Against Nelson, Arlovski scored a devastating knockout from a right in the second round of a fight that was booed until Arlovski took control. Despite Arlovski being the only name on the show with a UFC main-event pedigree, his fight was the only one which lost viewers, and the crowd reaction to him was surprisingly tepid, opening up questions as to whether Arlovski has the mainstream name to pull pay-per-view numbers against Emelianenko in a non-UFC show.

The planned Emelianenko-Arlovski match is the first bit of good news for the company in awhile. Affliction’s planned second show, originally scheduled for this past Saturday night in Las Vegas, was canceled because of poor tickets sales for an Arlovski vs. Josh Barnett match that was to determine the top contender for Emelianenko, the World Alliance of Mixed Martial Arts champion.

After the Vegas card was cancelled, a relationship was announced with Oscar De La Hoya’s Golden Boy Promotions for pay-per-view shows that would combine both boxing and MMA. While not officially announced, the promotion had been booked for Jan. 17 in Anaheim, Calif., at the Honda Center.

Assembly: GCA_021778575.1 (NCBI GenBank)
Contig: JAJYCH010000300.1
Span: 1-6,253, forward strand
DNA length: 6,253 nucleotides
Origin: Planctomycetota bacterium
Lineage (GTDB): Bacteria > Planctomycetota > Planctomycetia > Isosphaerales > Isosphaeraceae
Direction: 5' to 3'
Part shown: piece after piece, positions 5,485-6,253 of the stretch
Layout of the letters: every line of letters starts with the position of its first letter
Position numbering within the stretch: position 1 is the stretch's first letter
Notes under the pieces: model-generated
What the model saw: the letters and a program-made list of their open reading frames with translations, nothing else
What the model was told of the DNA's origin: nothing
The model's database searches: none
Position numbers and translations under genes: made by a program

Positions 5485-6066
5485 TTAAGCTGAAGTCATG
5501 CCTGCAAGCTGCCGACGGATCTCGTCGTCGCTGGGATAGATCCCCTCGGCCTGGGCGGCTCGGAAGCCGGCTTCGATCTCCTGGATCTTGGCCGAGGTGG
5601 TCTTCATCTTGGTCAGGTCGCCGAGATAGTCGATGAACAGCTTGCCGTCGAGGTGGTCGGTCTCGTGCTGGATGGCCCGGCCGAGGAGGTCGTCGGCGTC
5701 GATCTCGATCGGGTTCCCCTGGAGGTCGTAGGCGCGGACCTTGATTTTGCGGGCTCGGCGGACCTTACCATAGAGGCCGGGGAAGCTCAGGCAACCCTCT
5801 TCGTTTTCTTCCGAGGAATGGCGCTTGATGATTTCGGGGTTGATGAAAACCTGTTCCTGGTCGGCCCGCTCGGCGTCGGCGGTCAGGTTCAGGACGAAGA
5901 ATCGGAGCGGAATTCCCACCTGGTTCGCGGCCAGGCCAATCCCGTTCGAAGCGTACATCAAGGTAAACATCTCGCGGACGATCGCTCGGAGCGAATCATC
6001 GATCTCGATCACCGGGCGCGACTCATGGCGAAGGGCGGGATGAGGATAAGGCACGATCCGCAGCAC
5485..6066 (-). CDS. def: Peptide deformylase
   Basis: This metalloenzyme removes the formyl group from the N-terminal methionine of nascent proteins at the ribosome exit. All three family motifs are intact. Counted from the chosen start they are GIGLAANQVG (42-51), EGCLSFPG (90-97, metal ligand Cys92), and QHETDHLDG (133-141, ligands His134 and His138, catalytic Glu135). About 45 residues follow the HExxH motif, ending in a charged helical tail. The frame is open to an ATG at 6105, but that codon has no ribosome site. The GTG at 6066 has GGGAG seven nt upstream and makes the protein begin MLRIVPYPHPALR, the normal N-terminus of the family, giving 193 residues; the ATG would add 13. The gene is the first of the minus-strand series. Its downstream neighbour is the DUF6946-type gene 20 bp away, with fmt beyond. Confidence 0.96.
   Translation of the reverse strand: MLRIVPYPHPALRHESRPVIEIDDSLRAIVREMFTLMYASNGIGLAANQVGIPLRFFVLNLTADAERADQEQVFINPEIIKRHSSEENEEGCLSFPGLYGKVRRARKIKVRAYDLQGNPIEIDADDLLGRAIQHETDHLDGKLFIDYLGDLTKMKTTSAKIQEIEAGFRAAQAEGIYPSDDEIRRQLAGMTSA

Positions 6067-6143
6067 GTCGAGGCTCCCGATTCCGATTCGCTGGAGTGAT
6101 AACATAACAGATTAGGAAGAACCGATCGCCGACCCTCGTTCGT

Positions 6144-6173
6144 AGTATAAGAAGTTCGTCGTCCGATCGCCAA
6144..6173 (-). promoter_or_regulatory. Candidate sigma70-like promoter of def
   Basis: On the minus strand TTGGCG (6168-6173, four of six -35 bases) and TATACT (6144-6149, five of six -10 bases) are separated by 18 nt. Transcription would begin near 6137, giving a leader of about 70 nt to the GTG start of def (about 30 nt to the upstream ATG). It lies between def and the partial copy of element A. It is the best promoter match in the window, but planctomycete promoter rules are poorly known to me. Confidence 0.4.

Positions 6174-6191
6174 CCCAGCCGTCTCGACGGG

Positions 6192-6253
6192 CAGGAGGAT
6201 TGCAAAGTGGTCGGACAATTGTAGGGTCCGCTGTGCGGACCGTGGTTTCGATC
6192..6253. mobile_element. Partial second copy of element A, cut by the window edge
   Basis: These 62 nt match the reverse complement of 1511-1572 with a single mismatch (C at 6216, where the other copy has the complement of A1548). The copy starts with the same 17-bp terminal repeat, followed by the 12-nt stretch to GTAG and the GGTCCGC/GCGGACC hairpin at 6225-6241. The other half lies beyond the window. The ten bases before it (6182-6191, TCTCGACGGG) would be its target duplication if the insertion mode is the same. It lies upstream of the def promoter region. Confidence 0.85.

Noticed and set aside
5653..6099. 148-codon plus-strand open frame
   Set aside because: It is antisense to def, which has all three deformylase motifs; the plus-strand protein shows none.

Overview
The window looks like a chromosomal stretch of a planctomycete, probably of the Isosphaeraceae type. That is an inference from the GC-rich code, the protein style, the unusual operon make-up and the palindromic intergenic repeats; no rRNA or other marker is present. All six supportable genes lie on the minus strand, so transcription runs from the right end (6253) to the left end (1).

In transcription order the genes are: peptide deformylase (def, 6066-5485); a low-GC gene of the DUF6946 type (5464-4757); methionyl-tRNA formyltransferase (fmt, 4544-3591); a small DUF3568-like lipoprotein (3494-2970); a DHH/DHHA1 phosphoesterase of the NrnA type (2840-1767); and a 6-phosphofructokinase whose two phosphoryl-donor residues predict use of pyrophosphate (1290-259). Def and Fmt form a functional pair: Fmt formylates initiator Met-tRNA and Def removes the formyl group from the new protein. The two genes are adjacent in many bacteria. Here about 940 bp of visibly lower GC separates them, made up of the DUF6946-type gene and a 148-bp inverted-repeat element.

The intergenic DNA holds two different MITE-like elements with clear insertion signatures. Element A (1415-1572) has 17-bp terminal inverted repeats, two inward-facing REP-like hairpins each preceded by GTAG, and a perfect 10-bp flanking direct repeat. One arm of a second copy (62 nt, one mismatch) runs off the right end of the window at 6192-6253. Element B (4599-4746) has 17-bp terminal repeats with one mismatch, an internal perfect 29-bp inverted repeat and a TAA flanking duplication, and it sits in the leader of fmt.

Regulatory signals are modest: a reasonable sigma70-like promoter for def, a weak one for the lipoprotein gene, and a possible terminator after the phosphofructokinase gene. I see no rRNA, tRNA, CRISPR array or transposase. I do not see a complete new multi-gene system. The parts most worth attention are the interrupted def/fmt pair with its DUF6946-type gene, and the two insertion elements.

Now, the Anaheim date looks like it’s being moved back a week, since UFC scheduled a pay-per-view that same night from Dublin, Ireland, and Affliction promoter Tom Atencio immediately said he didn’t think it was in anyone’s best interest to run head-to-head on pay-per-view.

The Jan. 24 date would appear as safe as any, since UFC has pay-per-views on Jan. 17 and Jan. 31, as well as a possible “Fight Night” on Spike TV on Feb. 7. At this stage of the game, it would be very difficult to add yet another show.

The Jan. 24 show, despite the talk in the past, will not include boxing. The problem seems to be an inability to get the right boxing match on a date this early. And there are still a lot of questions regarding if that concept can fly, given the two sports have an entirely different fan base.

“Right now we’re planning on four shows for the year with Golden Boy,”

said Atencio. “But this won’t be one of them. It will be a stacked MMA show.”

Dave Meltzer covers mixed martial arts for Yahoo! Sports. Send Dave a question or comment for potential use in a future column or webcast.
Updated Monday, Oct 13, 2008